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So I want to wire two DHT22 sensors (5V) to a Pi and also control a lightbulb with 220V. As a plus this should be very compact and I don't want to solder or use breadboards/jumper cabling.

I looked around and found some nice HATs/boards for the Pi. But there is none which fits my needs, so it seems I need two boards.

Would it be possible to use this board for the lightbulbs:

Waveshare RPi Relay Board Waveshare

and stack another board on top of this. Something like this

Paddle Breakout HAT Board Paddle Hat

This would be compact and I could use solid core wire directly or crimp some cables with insulated cord pin end terminal ferrules which I already have.

Will this work or are there some caveats/gotchas which I have to look for? Is it possible to piggyback two GPIO boards on a single Raspberry Pi?

  • So you have 220VAC live wire connected to the relay switch on the PCB which is stacked on Rpi? If your Rpi has a metal case, it it important to earth the case. Even if you are not using a metal case, you must cover the relay screw terminal with a plastic cover, so your cat won't touch anything dangerous. – tlfong01 Apr 9 at 6:08
  • I did not have connected anything, just doing some research....But you are right, I don't want to mess with mains voltage if I can avoid it. Maybe I should go for a 433Mhz socket. – duenni Apr 9 at 6:56
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Question

two DHT22 sensors to Pi and also control a lightbulb 220V ... should be very compact I don't want to solder or use breadboards/jumper cabling. HATs/boards Pi for the lightbulbs Will this work or are there some caveats/gotchas

Short Answer

DON't PLACE ANY 200V Mains Wire near your Rpi!!!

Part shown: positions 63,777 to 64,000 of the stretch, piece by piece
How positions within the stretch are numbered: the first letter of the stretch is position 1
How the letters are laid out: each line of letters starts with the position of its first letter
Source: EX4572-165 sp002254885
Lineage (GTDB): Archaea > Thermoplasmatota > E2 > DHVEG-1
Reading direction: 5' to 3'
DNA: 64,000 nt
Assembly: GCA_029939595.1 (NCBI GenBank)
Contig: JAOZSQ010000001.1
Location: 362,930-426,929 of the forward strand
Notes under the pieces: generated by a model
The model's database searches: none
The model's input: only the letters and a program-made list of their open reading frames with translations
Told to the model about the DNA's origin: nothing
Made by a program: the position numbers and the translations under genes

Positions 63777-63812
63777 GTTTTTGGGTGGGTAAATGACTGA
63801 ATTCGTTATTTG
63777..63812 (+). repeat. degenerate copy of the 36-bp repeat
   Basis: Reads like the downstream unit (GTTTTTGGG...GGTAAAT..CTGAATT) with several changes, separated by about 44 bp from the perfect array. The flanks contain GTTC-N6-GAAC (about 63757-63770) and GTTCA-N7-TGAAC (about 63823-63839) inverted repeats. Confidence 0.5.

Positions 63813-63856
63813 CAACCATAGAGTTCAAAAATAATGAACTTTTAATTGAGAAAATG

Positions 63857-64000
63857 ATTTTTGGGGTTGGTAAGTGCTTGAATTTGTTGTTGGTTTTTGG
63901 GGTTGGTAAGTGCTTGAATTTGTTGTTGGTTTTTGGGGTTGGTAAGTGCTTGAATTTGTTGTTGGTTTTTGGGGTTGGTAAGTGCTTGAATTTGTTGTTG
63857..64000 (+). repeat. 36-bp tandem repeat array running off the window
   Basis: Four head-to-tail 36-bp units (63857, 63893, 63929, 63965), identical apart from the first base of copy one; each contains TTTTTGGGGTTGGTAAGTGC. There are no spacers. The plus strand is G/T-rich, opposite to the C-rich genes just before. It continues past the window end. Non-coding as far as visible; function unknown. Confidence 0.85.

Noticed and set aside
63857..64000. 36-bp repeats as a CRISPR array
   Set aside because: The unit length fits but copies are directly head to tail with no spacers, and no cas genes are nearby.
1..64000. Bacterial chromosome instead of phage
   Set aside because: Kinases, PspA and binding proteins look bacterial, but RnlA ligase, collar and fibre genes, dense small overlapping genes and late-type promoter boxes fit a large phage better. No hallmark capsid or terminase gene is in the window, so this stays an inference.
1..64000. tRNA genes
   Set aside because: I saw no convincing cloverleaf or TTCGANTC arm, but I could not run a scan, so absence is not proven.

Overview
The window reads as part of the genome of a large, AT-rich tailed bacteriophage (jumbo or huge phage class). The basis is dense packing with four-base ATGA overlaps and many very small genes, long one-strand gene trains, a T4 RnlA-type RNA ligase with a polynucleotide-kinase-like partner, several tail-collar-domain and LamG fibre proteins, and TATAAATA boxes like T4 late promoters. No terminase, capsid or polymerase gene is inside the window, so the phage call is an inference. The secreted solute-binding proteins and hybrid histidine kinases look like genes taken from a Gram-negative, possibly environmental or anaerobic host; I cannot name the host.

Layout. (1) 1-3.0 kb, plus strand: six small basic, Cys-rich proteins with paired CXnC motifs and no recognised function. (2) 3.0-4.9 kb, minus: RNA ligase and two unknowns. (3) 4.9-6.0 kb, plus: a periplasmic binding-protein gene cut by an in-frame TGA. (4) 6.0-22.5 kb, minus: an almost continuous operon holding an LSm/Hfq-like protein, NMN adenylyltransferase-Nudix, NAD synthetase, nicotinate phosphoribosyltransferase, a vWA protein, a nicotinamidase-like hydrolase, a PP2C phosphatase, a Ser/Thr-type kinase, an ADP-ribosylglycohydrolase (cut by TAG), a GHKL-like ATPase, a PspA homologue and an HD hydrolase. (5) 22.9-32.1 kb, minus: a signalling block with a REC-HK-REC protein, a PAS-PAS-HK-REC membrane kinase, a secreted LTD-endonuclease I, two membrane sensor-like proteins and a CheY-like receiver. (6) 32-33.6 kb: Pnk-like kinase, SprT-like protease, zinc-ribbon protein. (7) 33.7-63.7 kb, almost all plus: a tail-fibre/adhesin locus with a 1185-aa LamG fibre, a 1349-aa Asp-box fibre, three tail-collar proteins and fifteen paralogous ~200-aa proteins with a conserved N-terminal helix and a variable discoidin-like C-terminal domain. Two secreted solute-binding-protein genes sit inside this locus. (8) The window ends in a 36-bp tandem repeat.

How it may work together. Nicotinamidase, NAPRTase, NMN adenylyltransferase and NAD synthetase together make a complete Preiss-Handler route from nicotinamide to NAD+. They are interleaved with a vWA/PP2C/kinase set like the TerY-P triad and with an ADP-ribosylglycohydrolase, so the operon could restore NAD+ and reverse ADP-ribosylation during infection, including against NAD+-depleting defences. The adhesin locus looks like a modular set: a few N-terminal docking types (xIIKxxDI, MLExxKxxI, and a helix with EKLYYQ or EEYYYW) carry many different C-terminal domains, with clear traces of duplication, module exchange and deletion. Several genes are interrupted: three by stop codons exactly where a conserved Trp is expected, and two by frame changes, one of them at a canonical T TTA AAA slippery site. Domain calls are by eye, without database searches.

Beside electric shock risk, there is also scary things like back EMF and EMI that might kill your Rpi.

Long Answer

Not too long ago I also did a Rpi project with a couple of sensors, and a relay module with 4 relays, controlling DC and AC mains, very similar to yours.

As I started building my master piece and showing off in a forum, immediately I got severe warnings from all those professionals with EE experience in industry and military areas, including registered electricians.

Now let me first show you my project idea.

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Then the schematic.

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Then I got warnings that I MUST EARTH EVERYTHING (My metal box is 4 metal plates screwed together, and I was told to do earthing 4 times, one earthing to each metal piece. Oh my goodness, then I regretted to have started the project, or showing off my master piece in the forum! Anyway, I did follow the experts' advice, as shown below.

enter image description here

I also go severe warning on which good quality wiring, plugs, and which tools to use.

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Then I started testing.

enter image description here

What I have not shown here is that my relay box has a 3 meter long input mains wire, and another 3 meters long switched output wires. And the Rpi GPIO 5V control signal wire going into the box is also 3 meter long.

In other words, everything mains project thing is 3 meters away from my Rpi!

As you see, it is a lot of boring hard work. So I think your idea of buying a wireless socket is good, because you can save much hard labour time to do your Rpi research!

Best Smart Plugs 2019: The best sockets to make your home smarter - David Ludlow March 11, 2019

  • Thanks for your effort. I think the wireless socket is more suitable for me. – duenni Apr 9 at 8:28
  • Your are welcome. Have nice Rpi research work! – tlfong01 Apr 9 at 8:39

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